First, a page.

Gem Williamson, licensee at neighbourhood stalwart Darlo Bar, notes that while industry attitudes are slowly improving, a lot still rides on “working smart” by choosing female-friendly workplaces. The 29-year-old recalls a time in her early career when she missed out on a promotion to someone who’d barely been at the venue for six months – just because he happened to be male.  

“Compared to five to 10 years ago, there’s definitely a lot more respect for women. Back in the day you’d get overlooked for any management positions, but now there’s more of an even playing field,” says Williamson. 

As a young queer woman, Williamson also makes a conscious effort to work in areas that are gay-friendly. “It’s not just the venues, it’s the people you’re serving as well. I’ve worked in places where people are absolute jerks about it – so I’ve definitely seen the ugly side of this. You’ve got to have a thick skin.” As for those stuck in a toxic work space? “Move on. Because you’re only doing yourself damage.” 

Sometimes the barrier faced by women is less clear-cut than overt sexism. At Darlinghurst’s Green Park Hotel, licensee Megan Douglas says while she has never been shunned because of her gender, she does feel the pressure to work harder in order to stand out. 

“I’ve always pushed myself harder because I wanted to prove to myself that I could actually do this. That I didn’t need that help. I think we do have to prove ourselves a little bit more than some of the men,” she says.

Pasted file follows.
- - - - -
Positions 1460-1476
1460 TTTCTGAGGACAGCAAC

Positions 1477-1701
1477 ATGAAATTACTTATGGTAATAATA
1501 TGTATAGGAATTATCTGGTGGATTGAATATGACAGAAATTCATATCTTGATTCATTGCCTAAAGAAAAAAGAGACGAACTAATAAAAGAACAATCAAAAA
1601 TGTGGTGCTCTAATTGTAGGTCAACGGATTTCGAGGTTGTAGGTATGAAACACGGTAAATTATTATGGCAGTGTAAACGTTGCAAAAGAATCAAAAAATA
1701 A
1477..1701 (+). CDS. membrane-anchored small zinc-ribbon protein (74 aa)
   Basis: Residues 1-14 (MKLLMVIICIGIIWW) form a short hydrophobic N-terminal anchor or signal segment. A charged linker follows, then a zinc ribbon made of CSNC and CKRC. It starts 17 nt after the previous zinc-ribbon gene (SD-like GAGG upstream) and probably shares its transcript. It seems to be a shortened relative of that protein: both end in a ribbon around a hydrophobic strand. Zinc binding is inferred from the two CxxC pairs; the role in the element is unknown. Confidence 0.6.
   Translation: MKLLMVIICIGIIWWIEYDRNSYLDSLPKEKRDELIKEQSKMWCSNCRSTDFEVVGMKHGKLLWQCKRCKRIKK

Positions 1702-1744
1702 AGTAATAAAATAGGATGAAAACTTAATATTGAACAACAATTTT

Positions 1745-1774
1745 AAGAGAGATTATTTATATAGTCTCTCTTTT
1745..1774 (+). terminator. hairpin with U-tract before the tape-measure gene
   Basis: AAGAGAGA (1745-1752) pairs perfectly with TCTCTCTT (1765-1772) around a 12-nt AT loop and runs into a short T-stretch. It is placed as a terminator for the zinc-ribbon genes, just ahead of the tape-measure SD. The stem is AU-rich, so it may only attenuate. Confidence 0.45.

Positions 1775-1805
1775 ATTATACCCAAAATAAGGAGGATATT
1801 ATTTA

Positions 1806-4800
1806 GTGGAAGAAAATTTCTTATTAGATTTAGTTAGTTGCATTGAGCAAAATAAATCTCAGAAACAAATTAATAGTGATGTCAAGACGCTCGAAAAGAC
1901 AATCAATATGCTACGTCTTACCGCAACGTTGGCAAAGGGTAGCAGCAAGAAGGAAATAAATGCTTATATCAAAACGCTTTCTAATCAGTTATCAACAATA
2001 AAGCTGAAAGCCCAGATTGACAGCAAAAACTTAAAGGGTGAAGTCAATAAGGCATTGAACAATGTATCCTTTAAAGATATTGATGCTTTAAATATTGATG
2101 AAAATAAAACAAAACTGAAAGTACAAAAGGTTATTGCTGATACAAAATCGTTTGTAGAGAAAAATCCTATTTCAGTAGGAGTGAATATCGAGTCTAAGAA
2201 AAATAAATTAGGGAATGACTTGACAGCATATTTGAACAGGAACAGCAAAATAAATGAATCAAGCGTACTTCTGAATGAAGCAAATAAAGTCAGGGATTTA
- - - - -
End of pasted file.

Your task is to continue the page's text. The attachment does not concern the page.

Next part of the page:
These days, Douglas is proactive about giving young women a leg up. “For about two to two-and-a-half years, I actually requested to only have female assistant managers underneath me, so I can nurture them and progress them through the company. And let them know hospitality isn’t just a boy’s club.” 

The first step toward improving female representation in hospitality, like any industry, is calling to attention some long-standing gender stereotypes. 

“Most of the time, we’re not talking about conscious sexism. It’s just years and years of ingrained misogyny from a lot of people,” says Verratti. “I work with so many wonderful men who are so good at supporting women, and elevating them and fighting for equal pay for us. But I think we can always do better.” 

 For Anne Kessler, being one of the youngest licensees in Sydney is something she’s proud to flaunt. “I always enjoy it when people say, ‘Can I speak to the manager?’ And I say, yes, you’re speaking to her.” 

At 24, she was made licensee of The Erko and runs a close-knit 70-30 male-to-female team that remains her “first line of support”. 

“There’s so much that we just kind of take as ‘it is what it is,’” says Kessler. “For me, I feel like I haven’t been around long enough to be questioning the way things are – you just work hard and accept it every step along the way instead of saying, ‘Would this be different if I was a guy, do you think I’d get treated differently?’” 

        In recent years, a groundswell of change has been building by key players in the industry. Not-for-profit groups, such as Julia Campbell’s ‘Women in Hospitality’, have been carving out a space for much-needed peer support and raising the media profiles of female talents. Elsewhere, award-winning Paige Aubort’s recently launched Coleman’s Academy has been hosting women-only discussion panels and events around the country, featuring industry icons like Tash Conte, Jessica Arnott, Alex Ross, Myffy Rigby and Harriet Leigh. 

“We’re definitely making progress in that we’re acknowledging more and more the role that women play in hospitality – women are celebrating women now,” says Verratti. And it’s time the rest of the industry caught on.